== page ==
May 29, 2011 NewsPosted: May 30, 2011
My parents and I recently drove roundtrip from Albuquerque, NM to St. Augustine, FL over a two-week period. We made a point to stay off the interstates as much as possible, preferring to see as much of “real” America as possible. We visited military installations, museum and historic sites and crossed through the flood-ravaged and tornado-strafed communities. We saw many small towns obviously suffering through economic crises.
No matter where we went, American Pride was evident. Not just expressed in grand monuments and national parks (although we saw it there too)– it was expressed in smaller gestures–a military branch bumper sticker or yellow ribbon decal displayed on a car, gift shops selling service flags and military T-shirts; flags flying in people’s yards. Every small town we visited has a street or park honoring Veterans or a memorial dedicated to its local warriors who have served and/or perished in wars long (and not-so-long) ago. Several towns we visited have markers commemorating Revolutionary or Civil War battles fought nearby. Placards to the Army Corps of Engineers are everywhere.
We left Albuquerque on May 18 and headed east. We drove across the Mississippi River as it crested in the greater Vicksburg area. Like most Americans, we watched in horror as storms tore across our nation’s midsection and the floodwaters rose to record levels. The stories of suffering and sadness were hard to fathom, but it was heartening to see communities pull together to overcome tragedy.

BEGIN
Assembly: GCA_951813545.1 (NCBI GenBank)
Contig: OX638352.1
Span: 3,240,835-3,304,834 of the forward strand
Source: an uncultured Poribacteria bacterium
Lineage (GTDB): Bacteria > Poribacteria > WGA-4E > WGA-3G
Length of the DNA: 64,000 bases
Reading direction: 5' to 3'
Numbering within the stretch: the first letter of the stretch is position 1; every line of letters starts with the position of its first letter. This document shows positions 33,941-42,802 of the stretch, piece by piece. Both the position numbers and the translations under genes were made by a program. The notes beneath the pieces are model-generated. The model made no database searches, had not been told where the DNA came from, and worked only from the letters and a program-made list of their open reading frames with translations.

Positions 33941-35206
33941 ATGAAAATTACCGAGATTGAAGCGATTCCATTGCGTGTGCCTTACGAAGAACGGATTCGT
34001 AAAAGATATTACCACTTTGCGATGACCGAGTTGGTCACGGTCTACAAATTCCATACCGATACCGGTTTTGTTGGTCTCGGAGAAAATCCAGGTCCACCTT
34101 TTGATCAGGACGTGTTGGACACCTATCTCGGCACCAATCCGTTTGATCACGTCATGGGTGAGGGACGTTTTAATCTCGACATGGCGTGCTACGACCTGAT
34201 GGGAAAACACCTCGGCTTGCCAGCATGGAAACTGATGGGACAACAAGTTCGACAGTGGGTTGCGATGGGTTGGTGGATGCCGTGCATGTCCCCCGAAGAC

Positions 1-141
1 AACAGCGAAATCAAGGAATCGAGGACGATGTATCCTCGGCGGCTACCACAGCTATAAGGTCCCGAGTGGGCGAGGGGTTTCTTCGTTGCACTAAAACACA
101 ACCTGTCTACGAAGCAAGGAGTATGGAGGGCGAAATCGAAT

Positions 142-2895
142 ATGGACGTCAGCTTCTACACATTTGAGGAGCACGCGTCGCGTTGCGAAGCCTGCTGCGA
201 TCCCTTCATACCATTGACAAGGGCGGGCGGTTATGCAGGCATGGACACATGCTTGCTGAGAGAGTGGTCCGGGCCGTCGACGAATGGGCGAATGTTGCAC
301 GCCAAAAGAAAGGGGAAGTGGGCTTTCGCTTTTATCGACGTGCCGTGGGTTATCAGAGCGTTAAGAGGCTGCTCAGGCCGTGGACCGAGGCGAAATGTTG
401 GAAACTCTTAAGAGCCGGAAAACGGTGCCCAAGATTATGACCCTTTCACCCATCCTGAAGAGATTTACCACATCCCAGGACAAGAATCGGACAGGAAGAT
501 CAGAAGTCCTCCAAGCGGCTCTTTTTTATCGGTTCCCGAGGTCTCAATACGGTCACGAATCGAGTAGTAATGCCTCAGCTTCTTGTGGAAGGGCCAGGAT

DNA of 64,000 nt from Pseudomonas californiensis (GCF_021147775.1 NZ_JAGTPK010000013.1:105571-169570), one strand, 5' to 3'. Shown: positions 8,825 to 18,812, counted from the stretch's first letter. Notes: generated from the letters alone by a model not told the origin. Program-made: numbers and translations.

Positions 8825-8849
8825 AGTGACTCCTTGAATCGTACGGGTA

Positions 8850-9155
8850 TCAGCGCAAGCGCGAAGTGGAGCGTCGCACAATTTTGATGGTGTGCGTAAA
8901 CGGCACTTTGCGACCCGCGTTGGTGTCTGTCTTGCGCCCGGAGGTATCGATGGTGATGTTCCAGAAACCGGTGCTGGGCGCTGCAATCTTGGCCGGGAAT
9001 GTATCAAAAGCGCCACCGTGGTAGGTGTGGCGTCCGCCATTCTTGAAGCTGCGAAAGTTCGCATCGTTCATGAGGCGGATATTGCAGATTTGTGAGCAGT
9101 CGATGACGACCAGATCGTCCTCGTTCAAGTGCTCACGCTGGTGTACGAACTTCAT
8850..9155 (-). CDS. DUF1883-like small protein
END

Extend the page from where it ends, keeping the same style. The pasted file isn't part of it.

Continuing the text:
In Vicksburg, there was a National Guard presence—as well as that of the Red Cross, FEMA and other first responders. In town, people were plucky, stoic and trying to carry on “business as usual”. So we took our cue and visited some historic sites.
The National Military Park and Cemetery in Vicksburg, MS, is a fascinating and sobering testimony of how the Civil War played out–literally in the backyards of common, everyday people who happened to live where the “line in the sand” was drawn.
In St. Augustine, Florida, we visited the Castillo de San Marcos, now a National Park Service monument (constructed between 1672 -1756). Originally built by the Spanish to protect their part of America, the fortress has served under six different flags and has housed troops through the Spanish-American War. The British held the Fort during the Revolutionary War; Indian prisoners were confined there during the Seminole War of 1835-42; Confederate troops occupied it during the Civil War, and it was last used as a military prison during the Spanish-American War.
In Tupelo, MS, the National Park Service has preserved a one-acre battlefield site, making a mini memorial commemorating the battle of Tupelo. There is not even parking by the roadside monument, but we dashed across the street to read the information markers.
So many national historic sites—so little time!